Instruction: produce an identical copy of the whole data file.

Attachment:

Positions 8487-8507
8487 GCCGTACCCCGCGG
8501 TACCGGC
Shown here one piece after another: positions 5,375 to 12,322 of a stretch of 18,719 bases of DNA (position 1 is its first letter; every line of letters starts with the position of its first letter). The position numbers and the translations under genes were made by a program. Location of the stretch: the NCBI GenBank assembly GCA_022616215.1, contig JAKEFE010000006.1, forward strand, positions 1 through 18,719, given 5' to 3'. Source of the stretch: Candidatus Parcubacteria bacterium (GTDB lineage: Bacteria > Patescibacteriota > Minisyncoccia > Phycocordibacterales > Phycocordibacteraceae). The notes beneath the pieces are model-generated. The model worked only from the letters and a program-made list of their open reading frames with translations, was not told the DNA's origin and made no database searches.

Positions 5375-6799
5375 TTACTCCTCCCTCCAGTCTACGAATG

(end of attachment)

Positions 8487-8507
8487 GCCGTACCCCGCGG
8501 TACCGGC
Shown here one piece after another: positions 5,375 to 12,322 of a stretch of 18,719 bases of DNA (position 1 is its first letter; every line of letters starts with the position of its first letter). The position numbers and the translations under genes were made by a program. Location of the stretch: the NCBI GenBank assembly GCA_022616215.1, contig JAKEFE010000006.1, forward strand, positions 1 through 18,719, given 5' to 3'. Source of the stretch: Candidatus Parcubacteria bacterium (GTDB lineage: Bacteria > Patescibacteriota > Minisyncoccia > Phycocordibacterales > Phycocordibacteraceae). The notes beneath the pieces are model-generated. The model worked only from the letters and a program-made list of their open reading frames with translations, was not told the DNA's origin and made no database searches.

Positions 5375-6799
5375 TTACTCCTCCCTCCAGTCTACGAATG